I hope this helps and keep on with those passwords and remember not to leave your keys laying around.


Keeping safe when browsing #2 – Saving passwords and info within your browser

Following is our suggestions for keeping safe on the web

The Scene.

As everyone these days, you use the internet for shopping and banking, but find the constant request for information, passwords, etc really annoying. But to help your browser remembers these for you, what a life saver.

But oh dear!, your computer dies or worse is lost or stolen, how will you remember all the passwords and login’s. Oh! its OK the password is the same for everything and you always use the same email address.

Oh dear! indeed, we hear this nearly every day and find it sad that so much trust is placed on the computer, although we do not use the same rational we use in everyday life.

Using the same password is the most common issue. I always liken this to using the same key in everything you open. If one key is lost someone can open everything you have. So please use different passwords for everything. There will be a later blog on passwords and tricks to remember.

All browsers ask you if it is OK to save your info on there first use and without exception this is accepted, “..anything for an easy life..” and from now on it continues to do so. The issue here is that the passwords, address, email addresses and other confidential info are not usually encrypted or saved in a way it cannot be recovered. Therefore someone with any IT knowledge, and this can be a 7 year old up, can recover all this info within a few seconds. So your bank account, email address and password can be recovered and used without your knowledge. Your shopping sites can be accessed, those appointments can be uncovered and those subscriptions to magazines etc can be made public.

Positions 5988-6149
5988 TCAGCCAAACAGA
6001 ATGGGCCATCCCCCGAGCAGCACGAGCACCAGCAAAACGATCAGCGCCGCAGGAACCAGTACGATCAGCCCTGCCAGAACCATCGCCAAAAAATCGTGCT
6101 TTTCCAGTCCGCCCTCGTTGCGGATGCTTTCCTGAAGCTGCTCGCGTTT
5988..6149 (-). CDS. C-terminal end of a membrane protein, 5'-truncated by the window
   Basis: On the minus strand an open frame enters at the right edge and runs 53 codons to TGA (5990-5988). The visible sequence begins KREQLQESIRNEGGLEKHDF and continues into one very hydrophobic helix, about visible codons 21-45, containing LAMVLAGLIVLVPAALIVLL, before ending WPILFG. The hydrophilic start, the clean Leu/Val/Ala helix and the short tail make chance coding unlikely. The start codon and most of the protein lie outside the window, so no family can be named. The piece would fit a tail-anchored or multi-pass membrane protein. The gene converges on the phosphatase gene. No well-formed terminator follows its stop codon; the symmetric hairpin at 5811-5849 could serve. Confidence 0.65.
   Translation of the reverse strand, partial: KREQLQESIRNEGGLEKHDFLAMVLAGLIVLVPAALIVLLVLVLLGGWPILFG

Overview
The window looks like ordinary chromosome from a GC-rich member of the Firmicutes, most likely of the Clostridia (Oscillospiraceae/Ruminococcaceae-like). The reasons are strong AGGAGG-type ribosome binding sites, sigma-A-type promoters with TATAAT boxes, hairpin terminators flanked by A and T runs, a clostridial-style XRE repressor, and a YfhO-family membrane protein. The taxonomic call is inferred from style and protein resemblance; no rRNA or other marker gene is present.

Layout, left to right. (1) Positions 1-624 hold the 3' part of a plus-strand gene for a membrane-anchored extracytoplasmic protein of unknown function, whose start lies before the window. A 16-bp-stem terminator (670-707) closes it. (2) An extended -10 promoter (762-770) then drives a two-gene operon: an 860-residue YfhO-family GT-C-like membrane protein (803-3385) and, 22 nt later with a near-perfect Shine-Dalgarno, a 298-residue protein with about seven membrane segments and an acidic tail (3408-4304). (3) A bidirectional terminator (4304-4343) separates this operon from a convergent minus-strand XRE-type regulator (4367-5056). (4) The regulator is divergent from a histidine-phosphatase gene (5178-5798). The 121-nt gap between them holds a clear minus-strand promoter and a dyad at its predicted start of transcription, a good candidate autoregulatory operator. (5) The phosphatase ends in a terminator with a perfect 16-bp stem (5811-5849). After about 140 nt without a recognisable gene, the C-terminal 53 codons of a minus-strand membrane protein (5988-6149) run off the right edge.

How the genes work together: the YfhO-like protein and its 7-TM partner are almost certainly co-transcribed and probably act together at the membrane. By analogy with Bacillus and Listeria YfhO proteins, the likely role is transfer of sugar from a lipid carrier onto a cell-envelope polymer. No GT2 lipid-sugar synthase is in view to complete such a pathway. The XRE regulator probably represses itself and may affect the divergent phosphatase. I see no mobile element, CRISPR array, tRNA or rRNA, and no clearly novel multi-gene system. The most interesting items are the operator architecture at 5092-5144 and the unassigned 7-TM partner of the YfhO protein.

Another consideration, if your PC is compromised with a virus or spyware your data can be collected easily. So make it as difficult as possible.

Scared yet? no? I have spoken to 20+ clients in the past 2 weeks and on everyone, no there were no exceptions, I was able to confirm that their data was not secure and easily accessible.

So to address a few of these problems with a couple of solutions.

Firstly go un-tick the remember password and any other info. If you search for your browser then ” clear data” you will find plenty of sites and info on clearing data and what tick is required to stop being asked. The same with remembering info such as addresses and personal bits of info.

This will sound a little contradictory about saving info, but we would also recommend using favorites for sites you visit regularly. We have found a number of people searching for sites and clicking the first site on display. They then fall fowl to phishing scams from sites that look like the expected site.

Read my blog on passwords and go and change the password on all those accounts that are the same or have not been changed for years.

If we have raised any concerns or you would like to discuss anything raised above, or would like to take the data challenge please email at support@pcsouthwest.co.uk or phone 01392 361999